There are many morals to be gleaned from fantasy. From the consequences of coveting to the danger of spilling secrets, the genre is a treasure trove. Today I’d like to talk about time management and what fantasy has taught me about the beast. These are simple lessons, but when taken seriously, I believe they can have an impact on one’s quality of life.

“All we have to decide is what to do with the time that is given us.”– J.R.R. Tolkien, The Lord of the Rings: The Fellowship of the Ring

Lesson 1: What we do with our time is ultimately our own personal decision. Sure things crop up, like illness and accidents, but it is up to us to sift through priorities, to say yes or no to “obligations,” and to manage what time we have.

Yes, I realize that Gandalf is talking on a deeper level here, but it applies to the shallows as well. Learn from the wizard: Own your time-spending decisions.

In Harry Potter and the Prisoner of Azkaban by J.K. Rowling, a wonderful little device makes an appearance. The device? A Time-Turner, a watch that allows wizards and witches to travel back through time. In the series, there are only so many in existence and they are closely guarded—and for good reason. Not just any old Tom, Dick, or Harry (AHAHAHAHA!) should be allowed to mess with the fabric of time. Hermione makes good use of it. Besides using the Time-Turner to juggle her ridiculous class schedule, Hermione uses it to go back with Harry in order to save the doomed hippogriff, Buckbeak, and Harry’s godfather, Sirius Black, who becomes a friend to both Harry and Hermione…and signs the permission slip that allows young Potter to attend future trips to the magical village of Hogsmeade.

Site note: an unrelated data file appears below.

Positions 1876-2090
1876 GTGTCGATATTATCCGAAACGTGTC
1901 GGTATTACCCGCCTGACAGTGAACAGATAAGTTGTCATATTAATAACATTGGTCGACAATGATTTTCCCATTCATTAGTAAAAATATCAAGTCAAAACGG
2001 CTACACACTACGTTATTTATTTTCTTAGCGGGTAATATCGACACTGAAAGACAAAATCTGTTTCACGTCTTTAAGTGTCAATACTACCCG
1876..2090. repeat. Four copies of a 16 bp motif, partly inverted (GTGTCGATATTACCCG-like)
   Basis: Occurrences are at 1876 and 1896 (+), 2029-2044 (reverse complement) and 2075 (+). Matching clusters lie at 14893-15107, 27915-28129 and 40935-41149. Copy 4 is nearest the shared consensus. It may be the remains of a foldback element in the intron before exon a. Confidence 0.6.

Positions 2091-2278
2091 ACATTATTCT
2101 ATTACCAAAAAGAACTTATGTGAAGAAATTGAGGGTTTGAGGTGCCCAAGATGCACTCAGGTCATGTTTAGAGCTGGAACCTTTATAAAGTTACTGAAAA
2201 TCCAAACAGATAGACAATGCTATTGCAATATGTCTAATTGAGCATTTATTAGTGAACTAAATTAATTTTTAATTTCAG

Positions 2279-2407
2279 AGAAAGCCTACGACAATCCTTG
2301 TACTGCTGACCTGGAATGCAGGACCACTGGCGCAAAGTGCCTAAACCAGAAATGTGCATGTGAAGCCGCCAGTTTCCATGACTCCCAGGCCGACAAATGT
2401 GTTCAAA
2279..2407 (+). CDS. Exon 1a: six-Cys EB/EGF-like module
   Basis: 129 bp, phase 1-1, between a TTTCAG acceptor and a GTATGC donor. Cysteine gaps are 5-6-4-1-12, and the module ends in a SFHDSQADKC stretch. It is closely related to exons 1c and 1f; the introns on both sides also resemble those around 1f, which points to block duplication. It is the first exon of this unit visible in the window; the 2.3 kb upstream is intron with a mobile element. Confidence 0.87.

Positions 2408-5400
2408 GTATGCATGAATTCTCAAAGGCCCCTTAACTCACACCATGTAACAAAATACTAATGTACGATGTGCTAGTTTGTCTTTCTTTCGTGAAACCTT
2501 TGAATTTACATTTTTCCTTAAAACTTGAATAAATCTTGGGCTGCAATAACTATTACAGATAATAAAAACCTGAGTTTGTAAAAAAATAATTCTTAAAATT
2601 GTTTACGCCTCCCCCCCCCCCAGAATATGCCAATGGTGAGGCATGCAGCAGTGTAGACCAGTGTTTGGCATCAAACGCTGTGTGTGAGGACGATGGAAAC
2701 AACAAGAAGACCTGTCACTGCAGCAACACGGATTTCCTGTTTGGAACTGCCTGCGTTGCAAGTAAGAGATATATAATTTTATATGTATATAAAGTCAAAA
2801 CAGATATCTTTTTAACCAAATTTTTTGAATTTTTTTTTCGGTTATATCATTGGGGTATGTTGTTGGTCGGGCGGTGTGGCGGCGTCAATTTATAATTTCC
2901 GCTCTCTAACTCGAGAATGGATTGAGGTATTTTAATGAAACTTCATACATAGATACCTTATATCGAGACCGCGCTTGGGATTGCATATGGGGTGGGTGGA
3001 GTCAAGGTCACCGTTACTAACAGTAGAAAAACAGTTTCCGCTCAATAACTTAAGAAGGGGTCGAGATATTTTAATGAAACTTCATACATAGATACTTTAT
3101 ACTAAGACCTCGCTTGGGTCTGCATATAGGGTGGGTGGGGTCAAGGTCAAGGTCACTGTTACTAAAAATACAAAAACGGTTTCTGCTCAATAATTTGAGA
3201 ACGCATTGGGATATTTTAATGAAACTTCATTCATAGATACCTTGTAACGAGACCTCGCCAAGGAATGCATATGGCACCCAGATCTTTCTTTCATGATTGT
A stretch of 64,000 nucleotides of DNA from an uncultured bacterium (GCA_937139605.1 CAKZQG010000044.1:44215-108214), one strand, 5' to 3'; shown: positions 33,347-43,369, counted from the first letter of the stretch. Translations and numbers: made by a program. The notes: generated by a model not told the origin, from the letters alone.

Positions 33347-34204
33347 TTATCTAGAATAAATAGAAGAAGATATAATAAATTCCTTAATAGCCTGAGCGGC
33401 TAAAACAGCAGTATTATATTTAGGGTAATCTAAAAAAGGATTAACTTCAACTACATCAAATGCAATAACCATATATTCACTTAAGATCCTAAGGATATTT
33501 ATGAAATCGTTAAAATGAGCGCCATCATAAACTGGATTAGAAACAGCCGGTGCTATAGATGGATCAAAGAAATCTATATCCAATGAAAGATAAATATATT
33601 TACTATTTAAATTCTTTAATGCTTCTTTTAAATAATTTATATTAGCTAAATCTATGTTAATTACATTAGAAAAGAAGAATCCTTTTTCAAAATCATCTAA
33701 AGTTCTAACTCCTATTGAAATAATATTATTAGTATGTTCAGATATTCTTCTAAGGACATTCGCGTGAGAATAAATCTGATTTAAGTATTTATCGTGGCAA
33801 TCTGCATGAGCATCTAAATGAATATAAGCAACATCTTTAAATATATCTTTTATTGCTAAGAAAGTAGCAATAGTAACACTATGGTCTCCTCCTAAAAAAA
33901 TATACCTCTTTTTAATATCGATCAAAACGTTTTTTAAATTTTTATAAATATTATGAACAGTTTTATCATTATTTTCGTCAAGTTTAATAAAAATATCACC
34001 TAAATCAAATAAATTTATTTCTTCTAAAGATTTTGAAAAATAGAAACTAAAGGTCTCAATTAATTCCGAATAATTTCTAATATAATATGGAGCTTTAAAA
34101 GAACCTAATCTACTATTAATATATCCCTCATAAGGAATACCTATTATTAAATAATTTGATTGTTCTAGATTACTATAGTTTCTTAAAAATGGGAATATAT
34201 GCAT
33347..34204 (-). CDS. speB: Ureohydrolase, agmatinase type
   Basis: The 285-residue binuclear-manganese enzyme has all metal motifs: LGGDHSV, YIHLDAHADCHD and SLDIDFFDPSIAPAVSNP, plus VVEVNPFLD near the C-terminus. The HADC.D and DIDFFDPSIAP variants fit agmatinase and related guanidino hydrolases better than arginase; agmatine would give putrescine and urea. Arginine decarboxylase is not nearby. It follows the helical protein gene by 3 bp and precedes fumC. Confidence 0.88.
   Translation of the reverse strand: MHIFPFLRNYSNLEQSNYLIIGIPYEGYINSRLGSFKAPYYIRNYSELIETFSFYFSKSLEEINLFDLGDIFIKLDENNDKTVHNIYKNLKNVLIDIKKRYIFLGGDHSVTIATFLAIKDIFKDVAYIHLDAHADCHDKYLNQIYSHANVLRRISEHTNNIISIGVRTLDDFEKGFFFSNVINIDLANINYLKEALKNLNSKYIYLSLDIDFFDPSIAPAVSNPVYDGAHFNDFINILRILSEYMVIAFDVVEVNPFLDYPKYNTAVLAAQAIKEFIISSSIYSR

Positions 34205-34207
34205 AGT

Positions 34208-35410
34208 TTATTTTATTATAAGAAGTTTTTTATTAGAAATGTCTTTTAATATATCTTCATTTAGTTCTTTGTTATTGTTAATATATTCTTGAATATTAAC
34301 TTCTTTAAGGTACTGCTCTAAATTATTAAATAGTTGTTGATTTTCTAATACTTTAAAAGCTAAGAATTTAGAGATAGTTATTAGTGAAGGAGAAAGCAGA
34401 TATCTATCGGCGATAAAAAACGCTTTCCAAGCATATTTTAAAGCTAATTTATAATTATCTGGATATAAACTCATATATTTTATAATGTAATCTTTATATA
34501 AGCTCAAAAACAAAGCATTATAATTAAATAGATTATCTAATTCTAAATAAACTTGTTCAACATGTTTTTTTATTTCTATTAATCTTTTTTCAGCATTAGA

Lesson 2: Making at least some time for others can benefit you as well. No man is an island, and helping another living soul benefits you as well. Who doesn’t want to leave the world with having made it a bit better for themselves and others?

And last but not least, there’s Percy Jackson and the Lightning Thief by Rick Riordan. In the young adult novel, the titular young demigod and his friends are sent on a quest to find Zeus’ missing master Lightning Bolt by the summer solstice. Along the way, they run into many perils (mostly monsters) but one of the biggest one is a hotel that fools you into staying…forever. When Percy and his friends come to their senses and leave, they’ve lost several days, and their deadline is now perilously close.

Lesson 3: Watch out for time-sucks. In my case, the evilly magical hotel is the internet. I go onto Twitter and think “Oh, I’ll post a few tweets, and then check my email” and before you know it, several hours have elapsed. Time is not your friend. The INTERNET is not your friend. Keep an eye on the clock and set boundaries between yourself the siren call of www.

A closing thought: If we were given more time, it would do no good.

Everyone has the same amount of hours in a day. If we squander what we’re already given, we would surely squander that which might be added.

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Keep your nose in a book but an eye on the clock,
Beth

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